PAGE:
We must have been students of 8th or 9th the class, when she appeared or emerged on the scene and within no time got ‘known’ in the Mohalla rather in the whole area. In age, she might have been few years senior to us. As far as her complexion and appearance was concerned, say that once you had a look, you would not find it necessary to look again. But if one observed her demeanour and style one would feel that some bully type person is in a daring confrontational mood. An ordinary and simple man would also try to ‘assess’ her from top to bottom. Two long braids (plaits) of hair dangling in front, she would throw such a glance on the onlooker or observer that he would get scared and leave. As for her, she would leave singing a song passing the observer, or she would hurl abuses and just kick a stray cow, dog or house, or even the electric pole. It was her own style to sing a film song while walking. During winter, when she would have a Kangri within her Pheran and move, it become a special type of walking.
She was born in a common middle class family and she was the eldest of four siblings. In the beginning, when she began playing hop-scotch with boys and freely moving with them, nobody even scowled. But when she began to play marbles and hitting the coin (a gambling game in which coins are to be hit from a distance, to win), with boys, it seemed the cover or wrap was off and hundreds of tongues were set wagging. Oh, this girl has no sense of shame, no consideration for honour. She is worth putting into an incinerator The neighbors’ jealousy was wailing. “The first child!, don’t know which shrine her mother has yet to untie the wish –knot”.(It has been a custom in Kashmir that people, who had some wish or desire that had not been fulfilled, he or she would visit a shrine and tie a knot of thread or fibre and untie it when the wish was granted)
“That was the view of the majority, “She is under the eivil eye of Satan. If her parents would go there with a humble heart.’ That was what some people said. The parents had tried to make her to change her behaviour by imposing certain restrictions. They stopped talking to her, stopped her food, was kept confined in the room behind the brairkani – the chamber near the roof – for many days. For months together, they fed her talismans along with food, but of no avail. There was no change in her behaviour or temperament. On the other hand, she became more and more uncontrollable and unpredictable. She would leave early in the morning and like a bully singing a song or blowing a whistle, roaming about till evening. She would be gossiping, playing with boys from four mohallas, picking up quarrels, playing – hitting the coin game or marbles, or football and her pet expressions (to overawe) would be, “Go, your nose is still flowing”. And in this process she came of age or became a young lady.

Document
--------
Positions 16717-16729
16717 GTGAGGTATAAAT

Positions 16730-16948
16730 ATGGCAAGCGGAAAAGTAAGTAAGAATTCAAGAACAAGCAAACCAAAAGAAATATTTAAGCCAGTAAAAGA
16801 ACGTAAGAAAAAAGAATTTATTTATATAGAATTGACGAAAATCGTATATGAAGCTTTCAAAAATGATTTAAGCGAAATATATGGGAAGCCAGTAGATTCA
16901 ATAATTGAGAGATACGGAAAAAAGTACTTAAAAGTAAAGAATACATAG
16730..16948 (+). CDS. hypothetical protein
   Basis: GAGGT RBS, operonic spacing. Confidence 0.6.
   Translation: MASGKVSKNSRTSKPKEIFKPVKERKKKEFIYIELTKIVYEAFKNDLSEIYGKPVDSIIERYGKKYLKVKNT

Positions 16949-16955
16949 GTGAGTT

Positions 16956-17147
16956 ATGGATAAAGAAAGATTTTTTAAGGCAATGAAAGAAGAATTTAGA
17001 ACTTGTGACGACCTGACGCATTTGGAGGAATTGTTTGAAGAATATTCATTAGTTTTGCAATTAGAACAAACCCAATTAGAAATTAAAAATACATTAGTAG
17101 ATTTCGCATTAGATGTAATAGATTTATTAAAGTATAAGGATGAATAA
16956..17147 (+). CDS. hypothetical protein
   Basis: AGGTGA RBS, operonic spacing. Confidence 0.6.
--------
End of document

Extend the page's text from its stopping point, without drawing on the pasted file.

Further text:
Now she was regularly and openly smoking cigarettes, and she would also join the gamblers who would be sitting in shady places and have a hand at gambling. In these meetings or sittings, if she had an argument with some Ghulam Adah, Mati Kaloe, Nizir Vatchas, she felt no hesitation in abusing him or even in pouncing upon him and use her pet expression ‘Go, your nose is still flowing’ In fact, now she used a different word for the flowing material. You Ardab, I will break your bones, swear by mother, you donkey, do you think I am also like Nazir Machay?. During the quarrel, she would begin to shout. On such occasions, she would catch hold of the opponent by neck and give a head stroke, or strike Kangri on the skull or even have a bite. She would calm down only if some respected person like Rajab Kak would walk that side or Beur would intervene to stop the quarrel. Oh, yes, who was Beur? Yes, the group of boys, with whom she would be playing or moving, also included a boy of her age, with blond hair, who was also a distant relation of her. He was called by all, including parents Beur. He was a boy of few words, but his blue eyes would always be shining and his lips would have a smile. When she would be playing or gambling with cards or marbles, Beur would silently watch. In fact, he did not have any interest in such pursuits or engagements. Of course, if friends would start playing football on the tiled lane or in Putli Bagh, Beur would show full enthusiasm and show his skill of playing. When she would select her team for a football match where the bet would be 50 paisa or one rupee, Beur would always be in her team. I came to know after a long time that boys would be together in a conspiracy, to take money from her, and then they would go to Bohri Kadal to enjoy grilled meat by spending that money. Very interestingly Beur would be with them (at the feast).